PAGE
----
Local hidden art treasures

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The living room of Cherryhurst House displays a 3 dementional painting of motorcycle parts between rooms.

Emma Stout

“[[dropcap]A[/dropcap]rtists] look for projects that can dialogue within the Houston community but that can also dialogue in relevant issues outside of Houston,” said Cherryhurst House curator Barbara Levine. When we think of typical art cities, we think New York, Venice, or London; however, as Houston grows, its art scene grows with it. For those interested in enjoying Houston’s rich community of local artists’ work, there are over 100 spaces sprawled across the city. The Cherryhurst House, the Matchbox Gallery, and the Blaffer Art Museum are curating edgy and creative projects in a variety of unconventional spaces, from entire houses to closets.

Cherryhurst House is one of the newer spaces that has developed, following the recent growth of art in Houston. This 1920s bungalow is not characterized as a gallery, but as the renovated, private home of Dallas McNamara. Being the oldest house on Cherryhurst St., it was slated to be torn down and rebuilt, but Ms. McNamara, a documentary photographer, couldn’t bear the renovation plans; she bought the house, and started on her vision to convert the home into a work of art in 2012.

If you walk through Cherryhurst House, one’s focus is instantly directed towards the art, given the open floor plan and minimal furniture of the current exhibition. Billowing with trees and flowers in the front and back yard, the house’s intimate environment is more inviting than a typical gallery or museum.

Artists who approach the Cherryhurst House work with Mrs. McNamara, Ms. Levine, and co-curator Paige Ramey to find a project that is suited for the space. Ms. McNamara’s original goal for the Cherryhurst House was to “express her appreciation for the value of arts and culture in our lives by allowing for, creating space for, and supporting an artist,” Levine said.

Unlike typical galleries, the Cherryhurst House has an artist in residency program: the artist works with Cherryhurst House members to “[find] what would be a good fit for Cherryhurst house, what would be an interesting addition to the Houston community,” Levine said. They look for projects that can dialogue in the Houston communities and also relate to issues outside of Houston.

Current artist in residence, Heather Johnson, travelled by motorcycle throughout the Americas. She used photography, watercolor, and embroidery to portray domestic art forms throughout her journey. The Cherryhurst House allows artists to come and use the space to their advantage, to learn and to develop their work in a unique space unlike typical galleries. Johnson, for example, was looking to write on the walls, using paint to portray motorcycle gears across walls. “The house becomes their canvas,” said Levine. The exhibit can be viewed by appointment or during open hours, listed on their website: cherryhursthouse.com.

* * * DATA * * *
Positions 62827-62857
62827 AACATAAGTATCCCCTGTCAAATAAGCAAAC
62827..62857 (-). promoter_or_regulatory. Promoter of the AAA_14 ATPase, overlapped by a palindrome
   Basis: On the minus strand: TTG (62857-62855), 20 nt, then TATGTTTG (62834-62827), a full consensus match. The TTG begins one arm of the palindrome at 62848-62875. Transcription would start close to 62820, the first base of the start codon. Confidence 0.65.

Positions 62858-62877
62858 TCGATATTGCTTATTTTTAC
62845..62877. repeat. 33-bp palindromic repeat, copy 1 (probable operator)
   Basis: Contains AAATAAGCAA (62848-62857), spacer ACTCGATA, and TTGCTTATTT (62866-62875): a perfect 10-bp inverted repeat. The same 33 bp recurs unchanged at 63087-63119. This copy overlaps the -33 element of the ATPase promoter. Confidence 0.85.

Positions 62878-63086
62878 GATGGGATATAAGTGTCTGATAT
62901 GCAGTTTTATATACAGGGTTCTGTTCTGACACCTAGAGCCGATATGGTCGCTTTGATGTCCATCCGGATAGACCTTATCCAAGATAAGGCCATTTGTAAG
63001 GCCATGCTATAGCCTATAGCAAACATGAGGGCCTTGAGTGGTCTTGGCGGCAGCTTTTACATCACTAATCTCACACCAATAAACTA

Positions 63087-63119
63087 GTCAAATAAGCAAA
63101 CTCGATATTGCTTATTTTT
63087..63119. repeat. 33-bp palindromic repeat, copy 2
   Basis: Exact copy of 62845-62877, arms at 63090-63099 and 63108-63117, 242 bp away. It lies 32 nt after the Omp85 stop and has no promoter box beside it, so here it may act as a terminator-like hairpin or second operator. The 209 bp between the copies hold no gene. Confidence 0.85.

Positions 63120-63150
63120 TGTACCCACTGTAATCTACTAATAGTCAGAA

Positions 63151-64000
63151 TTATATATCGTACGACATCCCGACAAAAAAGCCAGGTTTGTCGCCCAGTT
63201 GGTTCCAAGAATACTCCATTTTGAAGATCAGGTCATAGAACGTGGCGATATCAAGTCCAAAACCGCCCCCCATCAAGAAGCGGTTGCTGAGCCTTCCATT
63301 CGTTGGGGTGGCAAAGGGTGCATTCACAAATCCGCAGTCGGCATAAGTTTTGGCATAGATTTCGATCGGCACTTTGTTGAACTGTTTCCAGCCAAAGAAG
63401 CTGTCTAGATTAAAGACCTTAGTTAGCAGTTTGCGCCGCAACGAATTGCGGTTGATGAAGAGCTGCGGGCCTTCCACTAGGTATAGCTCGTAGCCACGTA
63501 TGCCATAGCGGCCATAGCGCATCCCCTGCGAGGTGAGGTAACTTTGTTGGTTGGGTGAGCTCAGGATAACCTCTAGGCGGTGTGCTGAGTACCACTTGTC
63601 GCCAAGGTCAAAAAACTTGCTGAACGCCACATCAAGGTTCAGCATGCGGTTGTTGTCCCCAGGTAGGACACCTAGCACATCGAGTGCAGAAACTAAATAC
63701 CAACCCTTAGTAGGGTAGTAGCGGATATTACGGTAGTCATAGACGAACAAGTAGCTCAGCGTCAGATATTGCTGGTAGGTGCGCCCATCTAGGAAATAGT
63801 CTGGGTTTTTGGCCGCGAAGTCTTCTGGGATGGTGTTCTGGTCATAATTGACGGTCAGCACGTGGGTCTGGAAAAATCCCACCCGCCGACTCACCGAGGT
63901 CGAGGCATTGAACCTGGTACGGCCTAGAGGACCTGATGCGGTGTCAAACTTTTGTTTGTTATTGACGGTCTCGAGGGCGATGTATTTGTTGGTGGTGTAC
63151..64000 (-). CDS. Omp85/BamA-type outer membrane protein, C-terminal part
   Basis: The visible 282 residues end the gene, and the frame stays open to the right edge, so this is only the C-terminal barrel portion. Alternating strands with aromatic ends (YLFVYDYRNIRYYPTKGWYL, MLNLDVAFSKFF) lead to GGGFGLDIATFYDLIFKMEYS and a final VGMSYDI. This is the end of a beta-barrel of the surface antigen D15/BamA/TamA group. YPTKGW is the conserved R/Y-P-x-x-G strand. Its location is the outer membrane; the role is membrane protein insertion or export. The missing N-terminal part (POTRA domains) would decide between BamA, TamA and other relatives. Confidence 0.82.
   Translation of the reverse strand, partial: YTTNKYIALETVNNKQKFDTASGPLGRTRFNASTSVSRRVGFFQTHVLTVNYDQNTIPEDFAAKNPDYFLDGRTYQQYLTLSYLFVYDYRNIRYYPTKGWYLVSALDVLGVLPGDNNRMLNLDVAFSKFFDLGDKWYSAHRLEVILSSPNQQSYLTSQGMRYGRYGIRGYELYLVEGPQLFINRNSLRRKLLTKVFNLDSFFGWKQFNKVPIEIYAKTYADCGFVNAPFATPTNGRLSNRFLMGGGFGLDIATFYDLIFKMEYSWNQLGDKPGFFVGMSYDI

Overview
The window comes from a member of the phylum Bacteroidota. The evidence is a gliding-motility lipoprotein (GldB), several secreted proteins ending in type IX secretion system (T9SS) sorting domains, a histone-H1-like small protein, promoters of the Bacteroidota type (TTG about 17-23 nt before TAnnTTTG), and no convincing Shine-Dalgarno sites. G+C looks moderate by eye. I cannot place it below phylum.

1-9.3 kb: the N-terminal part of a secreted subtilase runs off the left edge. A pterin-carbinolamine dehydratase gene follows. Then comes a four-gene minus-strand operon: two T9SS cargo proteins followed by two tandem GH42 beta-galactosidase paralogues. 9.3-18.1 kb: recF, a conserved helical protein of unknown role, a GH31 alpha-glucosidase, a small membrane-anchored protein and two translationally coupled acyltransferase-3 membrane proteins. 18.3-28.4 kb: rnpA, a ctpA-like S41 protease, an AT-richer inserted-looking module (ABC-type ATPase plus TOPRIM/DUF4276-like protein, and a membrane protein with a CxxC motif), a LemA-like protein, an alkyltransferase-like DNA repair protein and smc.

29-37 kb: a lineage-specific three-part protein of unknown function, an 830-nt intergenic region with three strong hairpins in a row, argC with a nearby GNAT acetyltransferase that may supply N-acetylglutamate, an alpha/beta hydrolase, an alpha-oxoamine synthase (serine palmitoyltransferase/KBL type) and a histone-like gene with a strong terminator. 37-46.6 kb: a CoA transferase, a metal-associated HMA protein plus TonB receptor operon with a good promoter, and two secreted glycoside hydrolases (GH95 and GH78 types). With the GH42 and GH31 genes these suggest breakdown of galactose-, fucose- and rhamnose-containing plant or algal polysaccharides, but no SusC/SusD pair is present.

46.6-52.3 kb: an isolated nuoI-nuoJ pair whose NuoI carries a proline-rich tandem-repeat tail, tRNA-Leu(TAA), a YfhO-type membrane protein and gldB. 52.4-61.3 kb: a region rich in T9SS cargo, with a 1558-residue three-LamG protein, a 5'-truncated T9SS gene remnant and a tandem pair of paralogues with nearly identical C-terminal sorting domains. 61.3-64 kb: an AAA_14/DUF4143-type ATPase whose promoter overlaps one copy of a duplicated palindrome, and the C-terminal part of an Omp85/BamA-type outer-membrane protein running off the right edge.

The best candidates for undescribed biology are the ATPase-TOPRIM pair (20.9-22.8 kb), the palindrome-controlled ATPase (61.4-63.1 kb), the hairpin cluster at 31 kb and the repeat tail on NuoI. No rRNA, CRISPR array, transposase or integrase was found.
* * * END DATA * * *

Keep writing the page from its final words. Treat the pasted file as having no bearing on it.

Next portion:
Similar to the intimate feel of the Cherryhurst House, Rice student-run Matchbox Gallery promotes new forms of creative craft and ironically, outside the box thinking. The cozy gallery is 1600 ft3 with room for just one artist; artists must apply to have their art shown at the gallery. It is open by appointment and the given showtimes on their website: matchbox.rice.edu.

Although it may take some exploring to find, the gallery is situated on the edge of a lovely secluded courtyard, just a minutes walk from the James Turrell Skyscape and Rice Coffeehouse. Matchbox Gallery is located in room 258, after entering into the Sewall Hall Sculpture courtyard at Rice. Often, you can find Rice art students sculpting outside in the red brick courtyard. 

Matchbox Gallery exhibits art from local Houston artists and Rice students. It’s current exhibition, “Best of Zine Fest Houston,” features locally designed magazines and posters that were exhibited at Zine Fest Houston.

Unlike the informal, homey environments of the Cherryhurst House and Matchbox Gallery, the Blaffer Art Museum evokes innovative thinking and provides a tabula rasa for the mind. As part of a public art program at the University of Houston, the Blaffer Art Museum was founded in 1966. Considering it has limited space with room for no more than two artists, the building has a contemporary and industrial outside with glass and concrete walls. The museum makes good use of the space by incorporating the building as part of the art.

Their current exhibitions include LA and New York artists, Analia Saban and Blake Rayne. Saban’s work uses monochromatic color schemes on a variety of mediums to portray her take on historic murder scenes. Similarly, Rayne uses a contemporary twist on multi media art and sculpture to represent his view on how art effects world issues.

Take a break from studying and go outside to explore new art; it is inspirational and opens your mind!